Home Improvement – How to Add Value to Your Home Without Spending a Fortune

Home improvement is the construction, repair, conversion, alteration, remodeling, renovation, or modernization of a dwelling house or the structure and fixtures within it. It also includes the addition to a home of an accessory structure such as a garage, shed, porch, patio, deck, swimming pool or windmill, or of an outdoor garden space such as a lawn, field or flowerbed.

While some homeowners take on DIY projects to save money, many of these projects can become a disaster if not done correctly. Unless you’re skilled at wiring, plumbing or cutting through walls, hiring professionals is generally a good idea. And be sure to check a contractor’s license and insurance before signing any contracts. There are plenty of reputable aggregators that vet contractors and match them with homeowners, but it’s important to always research the companies you hire.

According to the American Housing Survey, homeowner-occupied households spent an estimated $522 billion on home improvements in 2018. The majority of these projects were focused on fixing issues with a house that would eventually cause problems at sale time. For example, repairing leaky roofs or addressing a termite infestation are critical to prevent further damage and costlier repairs in the future.

Other popular projects included sparkling bathroom overhauls and kitchen and basement renovations. However, these upgrades often don’t provide a great return on investment for the homeowner, according to a report from Zonda Media. Typically, these projects only result in a 60 percent return on investment for the homeowner when they sell their home.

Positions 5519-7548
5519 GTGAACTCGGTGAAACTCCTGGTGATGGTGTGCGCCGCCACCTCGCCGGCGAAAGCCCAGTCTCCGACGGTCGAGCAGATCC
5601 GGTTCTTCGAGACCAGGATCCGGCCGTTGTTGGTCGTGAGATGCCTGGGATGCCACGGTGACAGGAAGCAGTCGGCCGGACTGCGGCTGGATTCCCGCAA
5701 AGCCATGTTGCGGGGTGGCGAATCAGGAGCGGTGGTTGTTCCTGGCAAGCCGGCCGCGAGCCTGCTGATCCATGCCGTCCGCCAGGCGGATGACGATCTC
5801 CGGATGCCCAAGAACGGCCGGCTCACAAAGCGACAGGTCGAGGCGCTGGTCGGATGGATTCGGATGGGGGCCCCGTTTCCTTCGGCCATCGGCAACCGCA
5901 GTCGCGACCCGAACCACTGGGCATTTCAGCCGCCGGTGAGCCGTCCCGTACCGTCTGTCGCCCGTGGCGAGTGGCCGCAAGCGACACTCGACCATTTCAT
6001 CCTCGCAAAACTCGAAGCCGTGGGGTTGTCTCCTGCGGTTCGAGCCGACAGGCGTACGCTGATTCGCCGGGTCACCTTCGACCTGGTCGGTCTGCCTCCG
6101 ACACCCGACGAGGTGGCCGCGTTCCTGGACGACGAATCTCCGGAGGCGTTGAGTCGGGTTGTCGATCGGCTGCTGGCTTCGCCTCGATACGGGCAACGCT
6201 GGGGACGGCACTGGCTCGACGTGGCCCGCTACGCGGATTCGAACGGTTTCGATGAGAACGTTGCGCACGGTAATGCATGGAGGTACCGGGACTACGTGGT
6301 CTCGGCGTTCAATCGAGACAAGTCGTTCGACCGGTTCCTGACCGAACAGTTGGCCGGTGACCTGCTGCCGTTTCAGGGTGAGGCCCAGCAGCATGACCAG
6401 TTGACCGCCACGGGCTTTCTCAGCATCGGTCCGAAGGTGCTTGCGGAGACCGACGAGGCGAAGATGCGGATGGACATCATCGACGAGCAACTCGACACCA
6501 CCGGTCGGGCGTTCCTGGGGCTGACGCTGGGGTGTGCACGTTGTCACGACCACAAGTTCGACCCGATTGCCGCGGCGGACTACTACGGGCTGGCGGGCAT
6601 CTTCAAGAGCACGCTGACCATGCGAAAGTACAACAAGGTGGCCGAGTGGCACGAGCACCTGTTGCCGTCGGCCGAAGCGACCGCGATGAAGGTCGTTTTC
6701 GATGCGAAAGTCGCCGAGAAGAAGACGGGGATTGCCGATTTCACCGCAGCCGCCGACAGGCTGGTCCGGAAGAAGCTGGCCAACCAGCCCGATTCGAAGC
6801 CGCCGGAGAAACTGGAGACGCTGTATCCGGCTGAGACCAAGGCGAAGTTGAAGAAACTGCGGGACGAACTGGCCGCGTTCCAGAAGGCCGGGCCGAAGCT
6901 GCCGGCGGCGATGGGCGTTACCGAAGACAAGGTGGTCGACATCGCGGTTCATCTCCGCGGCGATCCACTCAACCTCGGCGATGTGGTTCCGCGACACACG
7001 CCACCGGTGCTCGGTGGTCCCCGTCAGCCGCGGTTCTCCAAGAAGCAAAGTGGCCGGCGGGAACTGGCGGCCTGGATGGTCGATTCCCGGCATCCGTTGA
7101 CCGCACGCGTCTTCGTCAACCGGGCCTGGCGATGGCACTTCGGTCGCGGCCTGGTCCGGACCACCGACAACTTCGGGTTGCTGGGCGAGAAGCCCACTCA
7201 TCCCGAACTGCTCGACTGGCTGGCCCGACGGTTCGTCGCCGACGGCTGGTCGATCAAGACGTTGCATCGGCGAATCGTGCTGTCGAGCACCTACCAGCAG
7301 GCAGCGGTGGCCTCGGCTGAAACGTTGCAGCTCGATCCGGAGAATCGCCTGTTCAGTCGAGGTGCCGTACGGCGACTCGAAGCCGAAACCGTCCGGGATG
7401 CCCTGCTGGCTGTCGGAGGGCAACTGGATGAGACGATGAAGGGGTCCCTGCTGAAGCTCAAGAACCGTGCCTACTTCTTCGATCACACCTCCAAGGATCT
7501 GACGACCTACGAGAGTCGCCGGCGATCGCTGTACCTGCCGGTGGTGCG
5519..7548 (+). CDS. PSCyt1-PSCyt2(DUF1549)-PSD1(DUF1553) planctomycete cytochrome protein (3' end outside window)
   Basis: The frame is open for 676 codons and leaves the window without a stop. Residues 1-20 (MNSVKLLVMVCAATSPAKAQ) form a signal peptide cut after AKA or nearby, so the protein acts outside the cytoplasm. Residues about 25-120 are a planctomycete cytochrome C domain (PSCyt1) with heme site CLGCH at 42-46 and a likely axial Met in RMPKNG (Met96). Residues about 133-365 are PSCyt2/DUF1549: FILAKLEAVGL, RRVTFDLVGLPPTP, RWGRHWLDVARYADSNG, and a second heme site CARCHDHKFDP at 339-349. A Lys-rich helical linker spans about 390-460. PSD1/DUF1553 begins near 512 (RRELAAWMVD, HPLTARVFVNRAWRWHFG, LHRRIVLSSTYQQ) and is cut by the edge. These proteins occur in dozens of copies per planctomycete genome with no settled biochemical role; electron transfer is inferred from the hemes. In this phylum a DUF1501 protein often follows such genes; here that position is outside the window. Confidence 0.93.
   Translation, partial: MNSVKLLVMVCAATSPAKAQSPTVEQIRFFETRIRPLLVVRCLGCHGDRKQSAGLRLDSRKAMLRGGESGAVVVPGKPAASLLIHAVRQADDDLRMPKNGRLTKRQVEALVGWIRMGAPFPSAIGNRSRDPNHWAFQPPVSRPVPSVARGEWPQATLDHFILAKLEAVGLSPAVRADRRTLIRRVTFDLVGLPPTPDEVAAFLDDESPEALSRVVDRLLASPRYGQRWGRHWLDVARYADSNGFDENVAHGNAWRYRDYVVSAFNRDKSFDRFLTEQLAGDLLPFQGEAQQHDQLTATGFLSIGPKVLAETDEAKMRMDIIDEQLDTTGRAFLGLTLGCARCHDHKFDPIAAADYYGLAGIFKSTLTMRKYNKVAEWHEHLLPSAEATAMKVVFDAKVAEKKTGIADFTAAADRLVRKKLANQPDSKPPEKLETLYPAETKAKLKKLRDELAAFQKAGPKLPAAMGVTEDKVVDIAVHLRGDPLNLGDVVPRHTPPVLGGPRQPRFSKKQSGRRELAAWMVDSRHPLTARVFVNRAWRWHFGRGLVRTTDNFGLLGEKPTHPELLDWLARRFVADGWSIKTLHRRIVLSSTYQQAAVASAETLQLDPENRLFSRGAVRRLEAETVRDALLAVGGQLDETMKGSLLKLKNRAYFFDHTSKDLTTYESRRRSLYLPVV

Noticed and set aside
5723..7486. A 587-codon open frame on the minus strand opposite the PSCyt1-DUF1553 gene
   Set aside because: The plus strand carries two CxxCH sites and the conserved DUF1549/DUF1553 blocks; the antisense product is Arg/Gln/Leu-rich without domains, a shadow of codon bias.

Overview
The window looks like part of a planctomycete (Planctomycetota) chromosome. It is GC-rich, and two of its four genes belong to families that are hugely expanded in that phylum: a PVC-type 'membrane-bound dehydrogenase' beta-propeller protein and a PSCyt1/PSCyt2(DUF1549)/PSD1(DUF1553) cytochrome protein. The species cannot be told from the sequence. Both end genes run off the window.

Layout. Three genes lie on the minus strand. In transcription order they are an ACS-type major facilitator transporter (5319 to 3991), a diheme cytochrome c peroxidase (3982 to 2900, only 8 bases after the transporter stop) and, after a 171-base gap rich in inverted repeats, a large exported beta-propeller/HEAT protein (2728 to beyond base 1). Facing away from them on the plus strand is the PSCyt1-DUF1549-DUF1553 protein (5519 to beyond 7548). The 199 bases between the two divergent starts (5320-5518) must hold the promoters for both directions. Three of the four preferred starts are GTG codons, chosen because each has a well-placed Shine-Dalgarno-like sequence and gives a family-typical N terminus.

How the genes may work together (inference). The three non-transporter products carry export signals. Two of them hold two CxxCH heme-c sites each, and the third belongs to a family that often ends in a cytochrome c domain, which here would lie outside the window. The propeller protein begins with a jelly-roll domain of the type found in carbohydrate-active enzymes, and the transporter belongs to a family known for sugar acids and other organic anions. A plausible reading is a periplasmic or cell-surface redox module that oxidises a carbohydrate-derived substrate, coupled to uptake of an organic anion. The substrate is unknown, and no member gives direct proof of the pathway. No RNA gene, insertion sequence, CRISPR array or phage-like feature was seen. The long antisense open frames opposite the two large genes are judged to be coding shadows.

Another way to add value to a home is by adding an extra bedroom. This allows a family to expand, and it can make a house more appealing to buyers looking for ample living space. However, if you are adding an additional primary suite to your house, make sure it fits the rest of your home’s style. Otherwise, it can detract from the overall appeal and may not be a good fit for your neighborhood.

Before embarking on a major home improvement project, talk to your real estate agent to discuss what projects are likely to increase your property value. They can also help you choose a budget and stick to it. Additionally, be careful not to overspend on a project and end up going into debt. This is a common mistake, and it can hurt your chances of selling when you’re ready to move.